first six months of 2009, the Center for Responsive Politics found they
spent $82.1 million lobbying Washington on various issues, including
climate policy. In the same time, environmental and health groups
concerned with climate change spent about $6.6 million on lobbying and
clean-energy firms $12.1 million, according to two other analyst
groups, the Center for Public Integrity and New Energy Finance.

But last week, the impact of industry money really started to show in this debate.

The National Association of Manufacturers said it was spending
millions on TV ads in 13 states, calling climate-change legislation
"anti-jobs, anti-energy."

The U.S. Chamber of Commerce began its road show with an event in
South Dakota. The chamber has demanded a new "Scopes Monkey Trial,"
saying the Environmental Protection Agency needs to show it is certain
about climate change. The EPA has said no.

"Reality is now being transmitted into the political system," said Bill Kovacs, of the chamber of commerce.

Environmental groups dispute the "reality" part. They have called
the Energy Citizens and other industry-sponsored organizations
"astroturf" — fake grass roots, professional activists and paid
employees masquerading as concerned citizens.

At the Elkhart rally, many attendees said they had come on their
own, worried about what higher gas prices might do to a place that
depends on recreational vehicle manufacturing and farm equipment. One
man said he couldn't be astroturf: He was unemployed.

The event ended with a video in which person after person repeated,
"I'm an energy citizen." Some of those filmed for the video were
actors, a petroleum institute spokeswoman said.

In Athens, the environmentalists were as raucous as a zoning commission.

"We're sitting in a room right now that is overly air-conditioned," one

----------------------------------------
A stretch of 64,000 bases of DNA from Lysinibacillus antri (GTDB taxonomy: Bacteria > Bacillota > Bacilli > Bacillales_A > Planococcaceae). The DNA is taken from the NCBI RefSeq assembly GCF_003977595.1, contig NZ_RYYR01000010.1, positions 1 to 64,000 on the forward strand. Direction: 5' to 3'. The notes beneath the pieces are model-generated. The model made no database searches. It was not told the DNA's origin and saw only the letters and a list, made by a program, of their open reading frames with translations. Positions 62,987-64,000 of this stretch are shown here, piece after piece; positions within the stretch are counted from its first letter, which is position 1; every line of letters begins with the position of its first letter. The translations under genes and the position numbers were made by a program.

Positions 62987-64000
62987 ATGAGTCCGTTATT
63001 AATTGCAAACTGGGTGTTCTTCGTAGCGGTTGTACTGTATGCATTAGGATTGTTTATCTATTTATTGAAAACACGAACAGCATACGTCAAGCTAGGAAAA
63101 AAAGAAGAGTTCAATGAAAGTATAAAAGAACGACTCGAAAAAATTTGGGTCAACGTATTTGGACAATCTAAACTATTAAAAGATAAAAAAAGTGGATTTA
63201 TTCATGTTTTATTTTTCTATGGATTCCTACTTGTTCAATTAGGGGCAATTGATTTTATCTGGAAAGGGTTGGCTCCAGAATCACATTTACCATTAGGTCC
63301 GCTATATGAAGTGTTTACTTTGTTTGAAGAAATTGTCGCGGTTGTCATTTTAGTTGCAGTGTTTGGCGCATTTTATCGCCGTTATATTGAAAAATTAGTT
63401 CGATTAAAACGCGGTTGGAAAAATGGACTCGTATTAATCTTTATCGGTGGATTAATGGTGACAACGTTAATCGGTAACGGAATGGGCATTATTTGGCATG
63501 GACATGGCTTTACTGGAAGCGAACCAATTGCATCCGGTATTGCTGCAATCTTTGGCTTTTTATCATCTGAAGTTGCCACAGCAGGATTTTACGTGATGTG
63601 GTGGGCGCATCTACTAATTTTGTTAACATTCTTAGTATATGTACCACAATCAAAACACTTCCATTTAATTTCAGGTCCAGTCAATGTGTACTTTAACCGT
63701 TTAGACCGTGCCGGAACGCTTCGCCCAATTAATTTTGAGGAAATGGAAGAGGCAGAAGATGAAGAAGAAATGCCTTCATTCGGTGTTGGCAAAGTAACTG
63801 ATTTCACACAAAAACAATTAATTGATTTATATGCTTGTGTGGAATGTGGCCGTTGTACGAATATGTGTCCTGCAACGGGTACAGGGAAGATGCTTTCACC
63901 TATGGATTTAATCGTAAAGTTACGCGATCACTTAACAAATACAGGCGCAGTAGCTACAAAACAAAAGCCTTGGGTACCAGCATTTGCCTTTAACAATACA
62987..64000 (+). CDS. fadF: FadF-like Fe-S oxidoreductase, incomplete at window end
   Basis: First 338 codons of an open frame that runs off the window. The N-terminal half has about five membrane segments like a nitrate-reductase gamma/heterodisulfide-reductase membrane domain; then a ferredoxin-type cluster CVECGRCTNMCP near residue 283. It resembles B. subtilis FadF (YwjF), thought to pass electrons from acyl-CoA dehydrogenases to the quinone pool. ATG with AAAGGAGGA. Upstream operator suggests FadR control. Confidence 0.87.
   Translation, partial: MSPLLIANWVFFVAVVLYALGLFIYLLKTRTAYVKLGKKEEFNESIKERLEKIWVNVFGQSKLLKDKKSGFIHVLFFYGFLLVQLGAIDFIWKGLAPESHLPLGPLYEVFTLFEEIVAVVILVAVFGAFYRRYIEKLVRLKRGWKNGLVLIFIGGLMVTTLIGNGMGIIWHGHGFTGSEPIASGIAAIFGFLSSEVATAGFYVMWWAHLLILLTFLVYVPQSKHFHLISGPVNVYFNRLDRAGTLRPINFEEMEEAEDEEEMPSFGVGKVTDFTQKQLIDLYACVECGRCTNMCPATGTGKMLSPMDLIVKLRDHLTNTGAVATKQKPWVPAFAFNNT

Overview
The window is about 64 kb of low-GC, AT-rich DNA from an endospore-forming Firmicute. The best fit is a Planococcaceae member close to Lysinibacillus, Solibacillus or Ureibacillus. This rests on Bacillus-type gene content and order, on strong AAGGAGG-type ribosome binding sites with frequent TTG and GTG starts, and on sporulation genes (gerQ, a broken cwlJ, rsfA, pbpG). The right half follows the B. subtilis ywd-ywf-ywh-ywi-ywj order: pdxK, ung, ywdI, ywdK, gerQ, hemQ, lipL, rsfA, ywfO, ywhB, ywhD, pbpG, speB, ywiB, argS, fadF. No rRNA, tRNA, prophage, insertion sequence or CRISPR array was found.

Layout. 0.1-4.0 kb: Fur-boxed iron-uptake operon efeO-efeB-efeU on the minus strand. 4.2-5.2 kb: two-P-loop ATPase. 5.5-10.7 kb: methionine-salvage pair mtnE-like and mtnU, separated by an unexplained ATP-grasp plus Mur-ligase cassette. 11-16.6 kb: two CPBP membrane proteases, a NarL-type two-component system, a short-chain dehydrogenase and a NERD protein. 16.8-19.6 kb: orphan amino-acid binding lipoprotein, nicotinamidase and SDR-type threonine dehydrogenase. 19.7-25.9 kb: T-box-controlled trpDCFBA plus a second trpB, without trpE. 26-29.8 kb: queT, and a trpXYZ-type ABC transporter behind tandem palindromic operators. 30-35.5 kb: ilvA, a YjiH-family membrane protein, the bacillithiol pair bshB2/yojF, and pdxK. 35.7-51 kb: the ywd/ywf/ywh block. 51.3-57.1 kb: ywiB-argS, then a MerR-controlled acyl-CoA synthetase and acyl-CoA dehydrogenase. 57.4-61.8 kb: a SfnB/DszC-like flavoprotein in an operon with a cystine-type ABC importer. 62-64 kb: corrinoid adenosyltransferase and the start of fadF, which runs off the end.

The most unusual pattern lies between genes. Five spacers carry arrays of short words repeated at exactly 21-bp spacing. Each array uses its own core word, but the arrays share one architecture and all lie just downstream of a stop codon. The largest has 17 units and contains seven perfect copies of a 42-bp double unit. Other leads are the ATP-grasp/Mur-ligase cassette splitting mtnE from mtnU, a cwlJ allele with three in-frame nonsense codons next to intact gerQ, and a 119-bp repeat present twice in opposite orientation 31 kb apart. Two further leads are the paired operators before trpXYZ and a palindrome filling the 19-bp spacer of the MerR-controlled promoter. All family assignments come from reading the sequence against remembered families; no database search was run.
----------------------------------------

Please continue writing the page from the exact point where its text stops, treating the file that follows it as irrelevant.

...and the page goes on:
woman said when the panel took questions. "My concern is that we have .
. . thousands of inefficient buildings."

This was the Athens stop of the "Made in America Jobs Tour," a series
of events put on by environmental and labor groups. It was, in some
ways, the green side's answer to events like the "Energy Citizen"
rallies — but the two hardly seemed to belong to the same debate.

In a classroom at Ohio University, nobody shouted, nobody sang,
nobody waved a sign. They talked about solar energy, home energy
audits, utility regulation. Somebody else talked about the air
conditioning. The House climate-change bill was barely mentioned.

The group behind this event said its rallies will be much bigger
this week, including one in Detroit on Monday and another in Gary,
Ind., on Tuesday attended by EPA Administrator Lisa P. Jackson.

It's hard to know now if anybody is winning. In a recent Washington
Post-ABC News poll, 52 percent of Americans supported the cap-and-trade
approach used in the House climate bill.
Cap and Trade Poll

In the Midwestern heart of the current ad blitz, the office of  Sen. Sherrod Brown (D-Ohio) has been getting calls from people inspired by environmental groups' TV ads. But in the office of  Sen. Richard G. Lugar (R-Ind.), a staff member said letters were running 100 for and 7,000 against climate legislation.

Even the optimists in the environmental movement talk about the next few months as a cliffhanger, rather than a sure thing.

"I often refer to it as 'The Moment.' It's the moment we've all been
waiting and working for, for a very long time," said Maggie L. Fox, CEO
of the Alliance for Climate Protection, an activist group founded by
former vice president Al Gore. "Yes, it's a test for the environmental
movement. But it's a test for our civilization."

Staff researcher Madonna Lebling contributed to this report.